Monday, July 04, 2005

ADDENDUM: (11:32 p.m.)

I planned on ending this little rant there, but things happened. Every day in the city breeds a new collection of experiences, a new yarn to spread.

I was walking down Suydam Street when a man was hit by the car. Out of the corner of my eye I watched him thrown into the air by the impact. He’d run across the street and right into the path of a taxi van. But what captured me the most was how no one did anything.

“Call 911. Somebody call 911.”

That’s what I heard. At least two separate groups of people on the street saw what happened, yet no one did anything. Someone call the police, they say, yet they did not call them. The taxi driver did, on his cellular phone. How long would they have waited?

They didn’t move towards him when he was lying on the ground. No one approached him, except for me. Here’s the deal, folks. If you see aperson get hit by a car, don’t try to move him, don’t try to lift his head. But check if he’s still breathing. Take his pulse at the wrist and listen for his breathing, because if he’s not doing both of those things, he may not survive to see the ambulance’s arrival. That’s American; taking the pulse of the wounded. Whipped pawns stand on the sidelines, waiting for someone else to do what has to be done.

I’m not bragging and I know that’s what you’re thinking. I have encountered this more than once, where a person gives information based off of experience and it’s suddenly assumed that they’re just fanning their own egos.

Another strange thing that happened, and I’m sure you’re all familiar with this phenomenon: the crowd. No one’s there when this man’s needed, but the periphery, the gawker’s circle, is filled to the brim with silent men and middle-aged women. I couldn’t understand their words, but their gestures said enough.

“Why did he do that?”

“Stupid man. Ran across the road.”

“Yeah, they do that. What do they expect to happen?”

Salt in the wound, and the guy’s not even in the goddamned ambulance yet. And they call journalists parasites!

One final confession about the incident with this unfortunate man: I do not speak Spanish. He was Hispanic and when I tried to communicate, he quite probably did not understand me. But behind me was a gawker, a man telling me to do nothing. He didn’t speak English at all, to the best of my knowledge. The point is, if it had been the other man, he might’ve known that someone was there, someone he could understand. But no, because of fear he got someone who he probably couldn’t. That’s how it works. You do it yourself when you’re best for the job. Otherwise, you trust second best, and whether it’s a nation or a single person, there’s more at stake then your own goddamned ego.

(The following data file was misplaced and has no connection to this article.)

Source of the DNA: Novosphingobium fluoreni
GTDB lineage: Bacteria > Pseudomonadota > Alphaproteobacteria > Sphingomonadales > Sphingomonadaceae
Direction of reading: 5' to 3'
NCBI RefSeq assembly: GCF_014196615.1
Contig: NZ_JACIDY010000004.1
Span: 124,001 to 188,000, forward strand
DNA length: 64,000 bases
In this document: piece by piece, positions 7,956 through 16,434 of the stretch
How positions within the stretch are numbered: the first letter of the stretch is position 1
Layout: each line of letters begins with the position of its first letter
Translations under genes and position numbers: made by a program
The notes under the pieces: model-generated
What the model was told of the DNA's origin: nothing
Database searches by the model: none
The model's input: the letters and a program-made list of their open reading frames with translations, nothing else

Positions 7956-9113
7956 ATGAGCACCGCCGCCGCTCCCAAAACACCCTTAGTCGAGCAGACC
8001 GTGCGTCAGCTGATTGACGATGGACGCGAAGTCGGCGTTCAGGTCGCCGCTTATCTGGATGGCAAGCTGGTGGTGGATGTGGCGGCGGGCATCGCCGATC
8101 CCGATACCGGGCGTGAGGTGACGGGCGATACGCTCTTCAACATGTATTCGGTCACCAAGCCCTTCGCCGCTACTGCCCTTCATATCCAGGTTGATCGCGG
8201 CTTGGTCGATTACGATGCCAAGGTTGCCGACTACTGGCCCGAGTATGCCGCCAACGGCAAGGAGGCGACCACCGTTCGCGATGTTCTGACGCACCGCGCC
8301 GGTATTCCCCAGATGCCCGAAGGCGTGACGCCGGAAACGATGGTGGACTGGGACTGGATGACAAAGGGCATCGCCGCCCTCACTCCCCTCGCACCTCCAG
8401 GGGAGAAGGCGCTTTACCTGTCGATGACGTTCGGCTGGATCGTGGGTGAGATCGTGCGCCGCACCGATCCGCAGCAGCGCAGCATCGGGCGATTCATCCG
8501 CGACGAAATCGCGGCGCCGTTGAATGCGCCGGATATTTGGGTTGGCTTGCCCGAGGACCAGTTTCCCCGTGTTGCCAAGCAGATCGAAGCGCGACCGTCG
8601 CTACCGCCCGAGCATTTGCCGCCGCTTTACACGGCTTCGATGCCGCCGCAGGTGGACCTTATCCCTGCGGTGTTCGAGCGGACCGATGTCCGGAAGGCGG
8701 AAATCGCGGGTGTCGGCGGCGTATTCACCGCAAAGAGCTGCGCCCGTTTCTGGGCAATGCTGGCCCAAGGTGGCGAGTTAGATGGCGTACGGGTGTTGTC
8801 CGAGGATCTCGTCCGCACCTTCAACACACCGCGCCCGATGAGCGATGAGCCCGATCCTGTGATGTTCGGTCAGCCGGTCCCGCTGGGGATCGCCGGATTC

Enjoy your fucking holiday. I hope you choked on a rib.

1 comment:

timid_songbird said...

I spent my holiday in a small mountain town thinking on the same thing you lament here. I listened as three generations gave conflicting accounts of long past memories. I glanced around an old cabin that held these memories knowing it's walls were the only ones that would have been able to tell the truth.

What I noticed about all of the stories, regardless of who the memory belonged to, was that it wasn't so long ago when people weren't afraid to help a stranger in need. And if you refused to do your part you'd be certain to pay a price for it, the bill coming from the rest of your neighbors.

I don't understand why we all look so much inside ourselves and are afraid to reach out when our help is needed. How do we stand on a corner and watch, hoping someone else will help? It's not just the traffic accidents. It's how we treat our gift of freedom as well.

We shake our heads and know that our freedom is being eaten right before our eyes, and we don't even blink. We just shrug our shoulders and think that we'll just use what hasn't been gobbled up yet. When will we see that there isn't much left?

I'm no better than the rest of the zombies around me. I watch it and it scares me, and I don't know how to change it. So instead, I dive deep into a dream and try to live in a place where I don't have to think about it. Where I can pretend everything is fine. Where I can dream that men are still men willing to fight for freedoms and liberties that once made this a great nation. Where women are still women willing to raise children that will become leaders instead of parasites.

I don't agree with every aspect you present, and I'm terrible at expressing myself, but it does give me hope that there are others who see these things and don't bury themselves from it. Maybe I'll find the courage to stop watching the accident we call life and do something about the victims it leaves behind....